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Gretton is a village in the Englishmarker midlands county of Northamptonshiremarker. It is in Rockingham Forestmarker and overlooks the valley of the River Wellandmarker and the neighbouring county of Rutlandmarker. At the time of the 2001 census, the parish had a population of 1,240 people.

It is near the town of Corbymarker and the Rockingham Motor Speedwaymarker. Gretton takes its name from the phrase "Great Town".

The village is noted for having the tallest church tower in Northamptonshire, and the second-oldest running pub in Northamptonshire, the Hatton Arms. The Hatton Arms was recently renovated.

Gretton is one of the few villages to retain its stocks and whipping post, which can be found on the village green. The last recorded use was in 1858 when a villager was put in the stocks for six hours after failing to pay a fine for drunkenness.

Iron currency bars from the Iron Age have been found, and the Romans also worked the ironstone deposits. There were ironworks here in Edward the Confessor's reign in the 11th century, when Gretton was a royal manor, and the industry came to the fore again from 1881 to 1980, providing ore for Corby's steel works.


St James Church Tower
Gretton War Memorial
Most of the earlier houses - a fair number dating from the 17th century - are built of local limestone, sometimes banded with darker ironstone and roofed with thatch or Collyweston stone slate.

The buildings in Gretton provide a wide variety, ranging from the centuries-old 'Corner Cottage' in Arnhill Road, to a relatively modern housing estate on the south-east side of the village.

The Old School House, built in 1853, was the first purpose-built school in the village. The infants' classroom at the east end housed 70 children at times. The school operated until 1908 when the present school in Kirby Road was opened. Subsequently it was the village community centre before being converted into a private house in the 1970s.

Barn House, in High Street, is one of the few houses in the village which retains its thatch. In the 1940s there were about 40 thatched houses, now there are merely a handful.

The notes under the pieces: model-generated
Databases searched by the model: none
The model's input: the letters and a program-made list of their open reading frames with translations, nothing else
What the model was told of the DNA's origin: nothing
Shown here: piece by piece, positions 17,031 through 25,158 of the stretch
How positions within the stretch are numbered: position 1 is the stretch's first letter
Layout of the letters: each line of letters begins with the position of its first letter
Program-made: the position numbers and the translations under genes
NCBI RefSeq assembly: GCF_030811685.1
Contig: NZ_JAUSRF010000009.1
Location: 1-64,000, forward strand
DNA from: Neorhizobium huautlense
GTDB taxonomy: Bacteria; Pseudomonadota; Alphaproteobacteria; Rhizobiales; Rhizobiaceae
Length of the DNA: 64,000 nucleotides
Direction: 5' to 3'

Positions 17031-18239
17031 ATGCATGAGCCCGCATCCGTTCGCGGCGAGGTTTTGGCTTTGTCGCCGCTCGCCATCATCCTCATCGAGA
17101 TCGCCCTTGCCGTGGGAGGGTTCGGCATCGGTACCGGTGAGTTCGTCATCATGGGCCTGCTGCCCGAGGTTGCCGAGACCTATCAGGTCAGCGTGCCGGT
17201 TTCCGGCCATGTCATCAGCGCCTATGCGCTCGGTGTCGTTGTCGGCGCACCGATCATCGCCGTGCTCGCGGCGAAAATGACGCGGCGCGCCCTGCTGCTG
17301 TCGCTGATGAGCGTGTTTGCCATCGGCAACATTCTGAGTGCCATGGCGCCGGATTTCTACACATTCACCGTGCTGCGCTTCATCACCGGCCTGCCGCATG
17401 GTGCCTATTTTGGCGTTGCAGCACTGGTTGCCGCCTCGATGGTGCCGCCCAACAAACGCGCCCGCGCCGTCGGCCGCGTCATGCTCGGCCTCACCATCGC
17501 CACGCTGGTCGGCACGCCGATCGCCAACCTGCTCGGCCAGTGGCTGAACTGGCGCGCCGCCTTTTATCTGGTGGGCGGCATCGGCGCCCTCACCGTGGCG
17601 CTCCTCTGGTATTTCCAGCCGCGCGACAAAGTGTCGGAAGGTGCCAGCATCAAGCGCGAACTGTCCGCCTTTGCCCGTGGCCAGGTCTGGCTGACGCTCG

Stoneleigh House, in High Street, was formerly the premises of parchment makers. Springs were fed under the house into ponds which were used for soaking and cleaning the skins. Remnants of the drying sheds and other buildings still exist at the rear.

Opposite the village green is a stone-mullioned building, Tythe Farm, which has been considerably changed and extended, although for much of the last century it was in a serious state of disrepair. In 1919 the district surveyor found it to be unfit for human habitation. To the rear of the farm is the Tythe Barn (rebuilt after being destroyed by a fire in 1983) which used to store the 10% of village produce that went to the church.

Caistor's Cottage, in Caistor Road, once a tiny cottage belonging to a shepherd called Castor.

The Post Office and Stores, in High Street, is part of a Victorian terrace called Pages Row. Formerly owned by a brewery, pigsties at the rear were rented out for sixpence a year. The Gretton Pig Club was in existence from 1875 until 1977.

Overlooking the village green is the 'old' Gretton Stores (now Threeways), whose last storekeeper was Mr. Pegg.It ceased being the stores following a fire in the early sixties which destroyed the upper floor and thatch. The original wooden store sign was rescued by the current owner and is being renovated.

In addition there is the 'newer' former Gretton Stores, now a tea shop and formerly the White Hart pub, which closed in 1931.

Stonycroft, in Station Road, is an 18th-century cottage, with some narrow stone-mullioned windows, and an interesting stonework panel over the door.

Gretton House, in High Street, is Georgian, but has a large neo-Jacobean addition of the 1880s. It was a family home until the Second World War, when it was requisitioned by the War Office as a military hospital. Following the war it became a convalescent home for employees of the Corby steel works. Since 1992 it has been a home for people with Prader-Willi Syndrome.

Manor Farmhouse, in High Street, is a good example of banded ironstone and limestone, and has a datestone of 1675. Originally called Warren Farm, it overlooked Warren Field, which suggests that this was where the medieval manor obtained its rabbits.

The Old Vicarage, in Station Road, is 17th century with later additions, and was the vicarage until about 1830.

Gretton Primary School, in Kirby Road, has an impressive stone bell tower and was built in 1908, together with the schoolmaster's house. It is still a thriving village school with four classes and over 100 children.It is a very pretty village.


  1. Office for National Statistics: Gretton CP: Parish headcounts. Retrieved 10 November 2009

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